DERBYSHIRE: Businesses hope for sun after profits are hit by Arctic blast

Bruno and Pauline Frederick enjoying an ice cream during the cold snap
Bruno and Pauline Frederick enjoying an ice cream during the cold snap

Businesses are desperately hoping for a prosperous spring and summer after trade was hit during the Arctic blast.

Scores of Derbyshire firms are still counting the cost following the recent bout of extreme winter weather.

Met Office forecasters have revealed that last month – which saw snow cause days of chaos across the county – was the second coldest March on record.

John Frederick, managing director of Brampton-based ice cream firm Frederick’s, said times were tough.

He told the Derbyshire Times: “Unfortunately our sales have been below average – obviously because of the weather.

“Last year was a washout and this year we’ve had to put up with a particularly long winter so it is challenging.

“But we’re born optimists and remain ever hopeful of having a long, hot summer – we really need one.”

Dedicated staff at Chesterfield taxi company Central Cars worked tirelessly to cater for passengers during the cold blast.

However, owner Ann Dickens revealed that takings were down “dramatically”.

She said: “Even when the buses weren’t running we were out and about serving customers – but given the conditions our drivers weren’t able to do as many jobs as they normally would.”

Ann added: “It’s been the longest winter I’ve ever seen.

“Like everyone else I’m just hoping we’ve seen the worst of it and it’s going to turn out to be a nice spring and summer.”

Many outdoor workers – including farmers, builders and gardeners – have bore the brunt of the big freeze.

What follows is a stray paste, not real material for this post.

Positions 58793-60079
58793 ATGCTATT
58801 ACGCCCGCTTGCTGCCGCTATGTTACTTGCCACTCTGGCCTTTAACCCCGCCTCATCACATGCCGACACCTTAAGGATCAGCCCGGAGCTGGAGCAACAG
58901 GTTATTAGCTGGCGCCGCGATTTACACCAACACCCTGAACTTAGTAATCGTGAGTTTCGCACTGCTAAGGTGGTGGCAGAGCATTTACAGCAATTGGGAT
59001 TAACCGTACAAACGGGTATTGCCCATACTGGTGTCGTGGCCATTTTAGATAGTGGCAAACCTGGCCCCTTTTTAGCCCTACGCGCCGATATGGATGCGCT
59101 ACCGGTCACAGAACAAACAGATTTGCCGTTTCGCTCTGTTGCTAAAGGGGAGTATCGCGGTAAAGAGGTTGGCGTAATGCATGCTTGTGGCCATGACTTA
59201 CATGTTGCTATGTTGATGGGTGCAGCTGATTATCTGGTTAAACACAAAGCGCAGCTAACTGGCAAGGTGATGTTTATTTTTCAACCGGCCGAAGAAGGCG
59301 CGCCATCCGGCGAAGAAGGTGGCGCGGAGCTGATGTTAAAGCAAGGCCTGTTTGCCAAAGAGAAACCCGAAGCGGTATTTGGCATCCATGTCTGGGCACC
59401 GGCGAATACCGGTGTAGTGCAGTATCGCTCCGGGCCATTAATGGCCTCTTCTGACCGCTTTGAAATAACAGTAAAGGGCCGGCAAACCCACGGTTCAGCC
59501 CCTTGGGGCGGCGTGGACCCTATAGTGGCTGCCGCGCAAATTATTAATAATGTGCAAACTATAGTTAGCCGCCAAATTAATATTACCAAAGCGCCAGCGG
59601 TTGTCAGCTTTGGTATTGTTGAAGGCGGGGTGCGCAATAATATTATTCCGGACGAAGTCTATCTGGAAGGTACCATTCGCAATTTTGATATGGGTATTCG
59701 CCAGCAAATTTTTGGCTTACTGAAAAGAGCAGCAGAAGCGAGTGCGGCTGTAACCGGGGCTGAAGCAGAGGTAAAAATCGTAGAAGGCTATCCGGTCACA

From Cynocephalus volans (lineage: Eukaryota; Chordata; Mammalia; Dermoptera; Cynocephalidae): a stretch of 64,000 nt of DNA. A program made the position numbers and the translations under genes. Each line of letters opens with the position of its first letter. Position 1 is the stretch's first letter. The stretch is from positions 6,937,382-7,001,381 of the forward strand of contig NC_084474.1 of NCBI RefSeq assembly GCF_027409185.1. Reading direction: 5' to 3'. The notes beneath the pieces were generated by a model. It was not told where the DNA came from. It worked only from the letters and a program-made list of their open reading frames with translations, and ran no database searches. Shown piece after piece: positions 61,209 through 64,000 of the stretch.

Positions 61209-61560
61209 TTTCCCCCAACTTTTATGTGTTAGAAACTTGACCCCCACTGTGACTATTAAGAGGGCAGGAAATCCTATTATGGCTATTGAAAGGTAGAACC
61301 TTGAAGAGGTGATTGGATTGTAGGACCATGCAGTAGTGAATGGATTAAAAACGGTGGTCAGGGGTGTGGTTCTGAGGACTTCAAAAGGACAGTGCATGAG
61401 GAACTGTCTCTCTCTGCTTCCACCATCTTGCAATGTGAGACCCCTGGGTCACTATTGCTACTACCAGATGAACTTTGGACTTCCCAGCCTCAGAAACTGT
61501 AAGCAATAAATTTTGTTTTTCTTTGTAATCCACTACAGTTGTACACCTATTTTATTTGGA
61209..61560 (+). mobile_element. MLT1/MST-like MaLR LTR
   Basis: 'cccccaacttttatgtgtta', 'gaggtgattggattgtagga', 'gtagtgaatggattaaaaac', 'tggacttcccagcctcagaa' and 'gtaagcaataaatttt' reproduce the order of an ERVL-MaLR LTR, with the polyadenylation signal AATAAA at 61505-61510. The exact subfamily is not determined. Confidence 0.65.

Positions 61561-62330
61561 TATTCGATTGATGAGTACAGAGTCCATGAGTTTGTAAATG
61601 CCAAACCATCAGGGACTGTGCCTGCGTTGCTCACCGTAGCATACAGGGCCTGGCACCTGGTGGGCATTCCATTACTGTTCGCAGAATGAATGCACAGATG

Gardener Martin Reynolds, of Old Whittington-based Lawn-pro Garden Services, said: “It’s been an absolutely horrendous and very difficult time – for me it’s set things back a lot.

“But I’m trying to stay optimistic as I’ve heard more seasonal weather could be on the horizon.

“Things can only get better as they say.”

The bad weather hasn’t been bad for all businesses, however.

Jane Lefley, chairman of the Campaign for Real Ale in Chesterfield, said a number of traditional local pubs – especially those with open fires – had benefited.

She added: “I think that despite the cold and the snow a lot of people have still been going to their local.”

Kevin Groom, manager of Martin’s World Travel agents in Chesterfield, said he had seen a “slight increase” in people escaping abroad.

And the snow and freezing temperatures didn’t stop hardy swimmers from taking the plunge at Hathersage Swimming Pool when it reopened for the new season.

More than 500 swimmers turned out to enjoy a dip in the popular pool’s heated water.

Former lifeguard Peter Jones said: “It was certainly a lot warmer in than out!”